My initial impression of the diminutive, blue-eyed, athletic Sr. Airman Goodman that bleak afternoon at Bagram was of a wholesome G.I. Jane action figure come to life. She’d missed her dream of becoming a fighter pilot, she later told me, by being one inch under air force height requirement.

I wish I’d met Goodman. I’ve interviewed female — and male soldiers; Kayla Williams’ book “Love My Rifle More Than You” offers a searing look past the headlines to the gritty (no showers) life she lived. After she returned home, she and her husband, a fellow soldier, suffered from PTSD and TBI, traumatic brain injury, the signature wound of the Iraq/Afghanistan conflicts, caused by the explosions of IEDs. Coming home sometimes offers little peace.

I once interviewed the father of a soldier whose helicopter had toppled off a mountaintop, killing all aboard. When he answered my call, he offered to email his son’s eulogy, which he was in the middle of writing. Until you speak to a soldier or their loved ones, the personal cost of war can remain something distant and abstract, a photo or a story or something on TV.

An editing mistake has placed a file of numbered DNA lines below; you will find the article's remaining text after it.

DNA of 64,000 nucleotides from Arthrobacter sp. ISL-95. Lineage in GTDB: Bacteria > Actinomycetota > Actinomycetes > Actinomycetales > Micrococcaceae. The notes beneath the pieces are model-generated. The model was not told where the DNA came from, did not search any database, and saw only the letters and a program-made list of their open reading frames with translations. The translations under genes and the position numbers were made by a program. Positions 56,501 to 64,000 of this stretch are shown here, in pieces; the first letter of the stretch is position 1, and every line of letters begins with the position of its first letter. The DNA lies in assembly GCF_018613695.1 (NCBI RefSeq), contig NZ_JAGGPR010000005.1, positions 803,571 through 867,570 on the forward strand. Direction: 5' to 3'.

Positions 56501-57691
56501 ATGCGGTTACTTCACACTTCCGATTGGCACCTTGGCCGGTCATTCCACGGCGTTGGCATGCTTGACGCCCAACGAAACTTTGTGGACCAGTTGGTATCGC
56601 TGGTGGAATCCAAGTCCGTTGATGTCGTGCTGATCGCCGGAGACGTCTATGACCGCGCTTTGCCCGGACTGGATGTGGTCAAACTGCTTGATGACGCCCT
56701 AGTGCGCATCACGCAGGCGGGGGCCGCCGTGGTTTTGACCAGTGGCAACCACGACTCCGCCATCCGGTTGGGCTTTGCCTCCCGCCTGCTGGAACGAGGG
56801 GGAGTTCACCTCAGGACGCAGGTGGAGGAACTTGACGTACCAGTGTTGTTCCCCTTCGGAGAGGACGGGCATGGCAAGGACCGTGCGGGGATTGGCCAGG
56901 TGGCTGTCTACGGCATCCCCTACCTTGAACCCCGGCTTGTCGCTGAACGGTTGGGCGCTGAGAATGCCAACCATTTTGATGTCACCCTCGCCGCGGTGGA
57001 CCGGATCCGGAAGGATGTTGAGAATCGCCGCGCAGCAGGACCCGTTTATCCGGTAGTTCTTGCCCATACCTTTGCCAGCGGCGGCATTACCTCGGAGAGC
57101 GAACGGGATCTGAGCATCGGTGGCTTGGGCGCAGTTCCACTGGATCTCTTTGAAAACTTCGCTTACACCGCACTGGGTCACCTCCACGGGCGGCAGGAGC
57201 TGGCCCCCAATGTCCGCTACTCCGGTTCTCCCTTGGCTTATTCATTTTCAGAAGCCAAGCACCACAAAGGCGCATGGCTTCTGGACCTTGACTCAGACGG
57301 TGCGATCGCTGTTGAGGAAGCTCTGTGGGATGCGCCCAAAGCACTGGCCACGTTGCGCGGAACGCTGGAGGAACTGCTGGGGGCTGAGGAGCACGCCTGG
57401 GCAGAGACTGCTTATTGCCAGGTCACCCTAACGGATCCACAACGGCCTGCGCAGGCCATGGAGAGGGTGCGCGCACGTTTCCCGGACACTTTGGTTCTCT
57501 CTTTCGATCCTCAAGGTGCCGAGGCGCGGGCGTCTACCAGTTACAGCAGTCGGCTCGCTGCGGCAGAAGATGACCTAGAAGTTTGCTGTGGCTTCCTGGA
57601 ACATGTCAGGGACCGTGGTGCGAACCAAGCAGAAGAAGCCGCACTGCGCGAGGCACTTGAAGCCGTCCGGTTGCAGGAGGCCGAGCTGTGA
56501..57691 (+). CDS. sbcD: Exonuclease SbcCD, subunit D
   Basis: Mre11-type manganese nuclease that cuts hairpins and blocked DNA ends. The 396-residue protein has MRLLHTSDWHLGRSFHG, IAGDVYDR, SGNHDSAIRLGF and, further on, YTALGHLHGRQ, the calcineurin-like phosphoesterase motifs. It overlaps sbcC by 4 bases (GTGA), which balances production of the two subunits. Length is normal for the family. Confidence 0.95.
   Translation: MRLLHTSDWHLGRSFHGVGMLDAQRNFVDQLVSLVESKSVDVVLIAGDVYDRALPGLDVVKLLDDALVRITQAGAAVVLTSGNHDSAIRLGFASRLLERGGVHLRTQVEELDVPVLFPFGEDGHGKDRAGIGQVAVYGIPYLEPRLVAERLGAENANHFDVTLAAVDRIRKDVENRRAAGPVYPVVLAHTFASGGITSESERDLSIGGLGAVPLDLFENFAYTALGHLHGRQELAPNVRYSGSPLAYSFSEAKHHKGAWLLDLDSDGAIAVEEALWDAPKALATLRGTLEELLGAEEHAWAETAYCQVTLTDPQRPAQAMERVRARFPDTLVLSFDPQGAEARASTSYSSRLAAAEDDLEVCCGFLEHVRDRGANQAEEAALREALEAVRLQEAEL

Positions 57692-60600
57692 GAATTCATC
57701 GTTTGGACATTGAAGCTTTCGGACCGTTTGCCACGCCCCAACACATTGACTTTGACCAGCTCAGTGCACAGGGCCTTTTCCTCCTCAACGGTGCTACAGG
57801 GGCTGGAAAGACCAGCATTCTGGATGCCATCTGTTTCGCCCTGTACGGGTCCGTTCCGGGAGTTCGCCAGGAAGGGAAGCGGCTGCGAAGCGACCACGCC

Their collective sacrifice is invisible to most of us, and extraordinary.

Thanks to all who have served, and still do.

Hey, Rich Kids! Work Retail, Learn The Value Of A Dollar. Not.

In behavior, business, parenting on May 30, 2010 at 6:41 pm
A Range Rover car is pictured in central Londo...

Image by AFP/Getty Images via @daylife

This is the sort of story that makes me want to throw a chair. From today’s New York Times:

Steven D. Hayworth, chief executive of Gibraltar Private Bank and Trust, is thrilled that his daughter will be working this summer at a women’s clothing store before heading to college in the fall. It is not the particular job that pleases Mr. Hayworth. Rather, he is hoping his daughter will make the connection between how much she earns each day and what that will buy.